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Students get excited about computer science by building their own digital cameras and arcade consoles with Microsoft .NET Gadgeteer - Microsoft UK Schools blog - Site Home - MSDN Blogs
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Students get excited about computer science by building their own digital cameras and arcade consoles with Microsoft .NET Gadgeteer

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Students get excited about computer science by building their own digital cameras and arcade consoles with Microsoft .NET Gadgeteer

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Making, building, resolving, interacting… Students are excited by hands-on projects where they can increase their problem solving and creative skills using tangible, technical objects. Especially if the final article is something they can actually enjoy using in the real world.

If students have a personal interest in the end result of a project, why wouldn’t they use all their efforts to make it the best it could be? Especially if it’s an awesome gadget they can show to all their friends and family, and tell them that they built it themselves.

The Microsoft .NET Gadgeteer can help institutions to provide unique value to their teaching programme and really engage their students. Imagine teachers being able to tell their class that they are going to learn how to make an arcade console, a digital camera or a remote control for a helicopter. Gadgeteer can make that a reality and helps students learn about electronics and computing in a fun way, and encourages them to finish projects both timely and effectively by seeing real-time, usable results. Gadgeteer is an open-source toolkit for building small electronic devices using the .NET Micro Framework and Visual Studio/Visual C# Express.

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The Microsoft .NET Gadgeteer is a tool that can be used in classes from 12 years up to university level. A challenge in the past with teaching ‘physical computing’ is that it may have needed some level of skill in programming or electronics. Gadgeteer turns that around by making it possible to build compelling projects immediately with simple high level programming skills.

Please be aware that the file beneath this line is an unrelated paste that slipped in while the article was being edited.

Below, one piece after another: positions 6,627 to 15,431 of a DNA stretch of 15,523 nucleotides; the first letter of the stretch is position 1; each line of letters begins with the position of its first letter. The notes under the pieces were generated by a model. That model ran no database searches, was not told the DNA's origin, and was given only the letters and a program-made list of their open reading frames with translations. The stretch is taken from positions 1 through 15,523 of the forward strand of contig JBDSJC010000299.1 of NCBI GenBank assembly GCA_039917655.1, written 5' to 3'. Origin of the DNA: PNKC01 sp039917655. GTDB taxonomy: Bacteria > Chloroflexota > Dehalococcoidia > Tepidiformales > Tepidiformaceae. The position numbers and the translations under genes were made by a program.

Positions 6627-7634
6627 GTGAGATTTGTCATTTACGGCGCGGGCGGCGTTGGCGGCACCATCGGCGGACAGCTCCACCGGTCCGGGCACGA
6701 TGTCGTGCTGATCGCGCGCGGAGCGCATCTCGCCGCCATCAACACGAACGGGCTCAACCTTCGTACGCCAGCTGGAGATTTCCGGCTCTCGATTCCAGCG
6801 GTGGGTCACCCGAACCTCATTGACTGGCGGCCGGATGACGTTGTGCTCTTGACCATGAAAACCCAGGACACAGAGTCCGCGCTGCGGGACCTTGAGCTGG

So what kit is required? At a minimum - an electronics mainboard, a red USB module to connect to a computer and power the mainboard, and some modules to build a your device. Software wise, some free software development tools and some support software for your mainboard and modules will need to be installed. Students are then free to build their first gadget!

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There’s proof that the Gadgeteer has created an interest and passion for learning for students. At the end of January 2012, 70 British students aged 13 to 16 gathered at the Microsoft Research Cambridge Lab to present their final projects and celebrate the end of the first .NET Gadgeteer school pilot project in the UK.

The enthusiasm and dedication shown by the youngsters and teachers during the school pilot demonstrated the hunger for hands-on computer science in schools. The high level of student engagement was best captured in this message posted by one of the teachers in the pilot’s Edmodo group:

“First day back at school, the building is cold and miserable but 7 kids have turned up after school to start designing and making their own gadgets ready for 30th Jan! The atmosphere is amazing—two groups, one either side of a mobile whiteboard, planning and drawing their gadgets and code on either side. One group is using polystyrene (and hair slides!) to construct the physical object ready for their code. Loving it!”

The .NET Gadgeteer pilot project aligns with the UK’s commitment to prioritise computer science education in schools, as spelled out by the Education Secretary, Michael Gove, in his speech at the BETT Show.

We look forward to more schools, colleges, and universities utilising .NET Gadgeteer to unleash their students’ creativity and enthusiasm in technology—in the UK, and beyond.

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